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FS9 vs FSX: VC Gauge Polygons & UVW Map, etc. (Read 735 times)
25th Jan, 2007 at 4:23pm

Fr. Bill   Offline
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I used to have a life:
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A friend asked me what he only "thought" was a "simple question," but my reply to him was so involved, that I thought I'd share it with everyone...  Shocked

My friend wrote:
"I still am not clear on what you mean by "gauge poly" vs. the bitmap.  I know the bitmap is the texture/painting of the gauge, but what do you mean by poly?  Aren't all the polys textured?"

The concept is simple enough, but first the explanation requires a bit of background on 3d modeling and how the geometry is created...

As you probably know, a 3d ngon (triangle) is a "physical surface" consisting of three vertex points that form the corners of a "surface."  Two triangular ngons placed together will form a rectangle, a series of triangular ngons joined at one point and rotated will form a circle, etc.  All surfaces in a 3d model then are made up of triangular ngons aranged in various combinations.

For purposes of this brief discussion however, let us limit ourselves to a single, flat ngon consisting of two triangles joined at their hypoteneuse: i.e., a rectangular polygon! Wink

In order for textures to be "applied" to the polygon a coordinate system is needed. In 3d modeling the letters for this system are UVW. They are analogous to the familiar x,y,z coordinate system that's used in the 3d modeling program to define the spatial location of vertices.  As you have undoubtedly noticed, most texture bitmaps used in FS consist of various images scattered around on the square area of the bitmap.  Each pixel of the bitmap has a mathematical spatial relationship with the 3d model's polygons.  This relationship is defined in the modeling program through a system known as the "UVW Map."

In short, the UVW Map instructs the sim's display engine to "paint the polygon with these xyz coordinates in the model with the area of the texture bitmap defined by these UVW coordinates..."  Whew!  Enough of that for now, let's get on with answering the bloody question already! Wink

There are two basic types of textures used in an FS 3d model.  The first is the "painted bitmap" that has the images desired already created by the modeler/artist.  The second type is the "blank, transparent canvas" that's created and used by the sim to dynamically "paint" the gauge images in real time.  These are declared in the model as the ubitiquous "$xxx.bmp" names.  The "$" is a reserved symbol used by FS as a flag that the sim should create a "blank, transparent bitmap" in system memory, and allow the panel/gauge system to "draw/display/erase" it continuously at an 18 Hz rate.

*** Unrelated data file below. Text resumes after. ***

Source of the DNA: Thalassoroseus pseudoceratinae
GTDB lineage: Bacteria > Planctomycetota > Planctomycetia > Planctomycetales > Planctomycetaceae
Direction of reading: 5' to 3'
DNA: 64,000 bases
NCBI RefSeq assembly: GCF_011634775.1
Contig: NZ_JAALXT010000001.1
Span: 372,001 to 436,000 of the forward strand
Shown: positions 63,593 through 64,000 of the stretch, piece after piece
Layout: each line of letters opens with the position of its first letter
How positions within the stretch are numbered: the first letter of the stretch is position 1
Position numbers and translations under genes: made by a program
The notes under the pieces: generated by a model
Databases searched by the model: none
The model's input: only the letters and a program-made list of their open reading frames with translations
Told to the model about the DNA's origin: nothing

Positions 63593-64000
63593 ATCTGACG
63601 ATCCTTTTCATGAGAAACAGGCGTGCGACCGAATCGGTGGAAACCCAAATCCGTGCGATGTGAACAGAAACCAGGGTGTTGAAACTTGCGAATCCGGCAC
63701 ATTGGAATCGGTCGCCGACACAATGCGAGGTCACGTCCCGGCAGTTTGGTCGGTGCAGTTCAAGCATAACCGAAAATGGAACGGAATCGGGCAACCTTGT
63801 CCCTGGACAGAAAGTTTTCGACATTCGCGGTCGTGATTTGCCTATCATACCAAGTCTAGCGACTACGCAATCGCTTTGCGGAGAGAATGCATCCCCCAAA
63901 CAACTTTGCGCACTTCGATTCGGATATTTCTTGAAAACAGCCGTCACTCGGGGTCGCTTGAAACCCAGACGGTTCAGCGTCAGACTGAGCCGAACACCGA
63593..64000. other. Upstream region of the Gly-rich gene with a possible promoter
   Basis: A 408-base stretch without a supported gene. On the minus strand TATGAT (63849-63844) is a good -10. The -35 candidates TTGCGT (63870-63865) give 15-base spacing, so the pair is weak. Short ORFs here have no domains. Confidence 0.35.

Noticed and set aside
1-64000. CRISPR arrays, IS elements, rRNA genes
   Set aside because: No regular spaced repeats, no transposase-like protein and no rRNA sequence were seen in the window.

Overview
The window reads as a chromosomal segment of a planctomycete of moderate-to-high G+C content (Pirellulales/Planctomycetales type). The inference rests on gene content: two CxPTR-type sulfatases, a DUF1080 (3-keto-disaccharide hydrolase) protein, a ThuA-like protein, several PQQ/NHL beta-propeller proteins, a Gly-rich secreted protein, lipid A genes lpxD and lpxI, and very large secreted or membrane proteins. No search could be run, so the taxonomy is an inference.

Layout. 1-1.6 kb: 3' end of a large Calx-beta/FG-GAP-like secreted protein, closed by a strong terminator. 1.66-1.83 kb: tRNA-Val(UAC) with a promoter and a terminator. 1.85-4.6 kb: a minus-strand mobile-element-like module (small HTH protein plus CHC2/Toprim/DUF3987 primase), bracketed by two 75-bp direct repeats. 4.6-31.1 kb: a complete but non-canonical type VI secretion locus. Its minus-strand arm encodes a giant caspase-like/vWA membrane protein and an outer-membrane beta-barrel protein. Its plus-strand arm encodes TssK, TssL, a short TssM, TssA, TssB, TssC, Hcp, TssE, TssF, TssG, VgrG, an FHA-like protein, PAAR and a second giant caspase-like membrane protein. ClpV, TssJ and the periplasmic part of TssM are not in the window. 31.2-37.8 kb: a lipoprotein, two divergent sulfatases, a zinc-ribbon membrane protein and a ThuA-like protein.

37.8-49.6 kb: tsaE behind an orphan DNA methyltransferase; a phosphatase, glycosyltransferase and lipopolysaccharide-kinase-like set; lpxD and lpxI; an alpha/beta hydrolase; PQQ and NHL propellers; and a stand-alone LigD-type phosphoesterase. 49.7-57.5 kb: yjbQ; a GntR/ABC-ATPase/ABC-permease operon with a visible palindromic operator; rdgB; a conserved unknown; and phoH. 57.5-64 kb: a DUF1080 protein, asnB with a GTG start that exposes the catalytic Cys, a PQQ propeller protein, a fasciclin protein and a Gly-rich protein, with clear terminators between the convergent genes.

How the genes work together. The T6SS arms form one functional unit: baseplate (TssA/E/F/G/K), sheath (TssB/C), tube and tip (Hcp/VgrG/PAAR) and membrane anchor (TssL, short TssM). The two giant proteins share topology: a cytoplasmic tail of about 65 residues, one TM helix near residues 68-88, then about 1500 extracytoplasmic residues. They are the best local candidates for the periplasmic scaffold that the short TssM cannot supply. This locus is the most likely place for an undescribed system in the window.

When creating the 3d model, the modeler can specify the names for these $xxx bitmaps, and also which polygons of the VC should use which parts of the $xxx as their drawing area, again through the UVW Map coordinate system.  There are several approaches that a modeler might use to "build/define" the VC, but the simplest of these is a single, rectangular polygon that makes up the entire panel of the model.  In your case, this would be the flat area of the center console.

Here is an example of a rectangular polygon (note the two triangles that form the ngon?) that will be used as a "gauge polygon".  Note that I've applied a UWV Map modifier to the stack.  The UVW Map's "Gizmo" was used to adjust the UVW Map so that the top edge of the map is at the top of the gauge polygon.

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This next image shows how I've placed a UVW Unwrap modifier to the stack, and then opened up the UVW Editor's window.  This allows me to "fine tune" the exact size and placement of the gauge polygon on the UVW Map.  For this simple example, this step isn't truly needed, but I wanted to show how to open the UVW Map Editor's window, because if you were using "gauge shaped/sized 3d polygons" for each individual gauge, this is where you'd "shuffle them around" to define their exact placement on the map! Wink

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In fact, here are two screenshots illustrating the technique I call the "cookie cutter method" for gauge placement...

The first image is the entire panel's width showing all gauge polygons with "sample textures" applied for modeling/placement purposes. This panel is divided into three separate $panel texture Materials in GMax. Each gauge polygon is assigned to a specific $panel texture, and arranged on the square $panel texture's UVW system.

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Here is a screenshot showing the pilot's attidute indicator polygon selected, and how it is placed on the $panel texture assigned according to my predetermined "sample texture's" arrangement.  Prior to beginning this process, I use FS Panel Studio to load the gauges in the editor window, and then shuffle 'em around and set the sizes for best appearance in the sim, based on viewing position and level of detail/importance desired.  I then use FS Panel Studio to "export a bitmap" that I can then use in GMax/Max as a "sample texture" for precise placement of the gauge polys... Wink

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I can hear your moaning now... "Christ on a crutch, man!  I just asked a simple question and you bury me with all this?" Wink

(continued in Part 2)
 

Fr. Bill
Gauge Programming - 3d Modeling Eaglesoft Development Group Intel Core 2 Quad Q6600-4 GB DDRII Crucial PC6400-500 GB SATA-ATI Radeon HD2400 Pro 256MB
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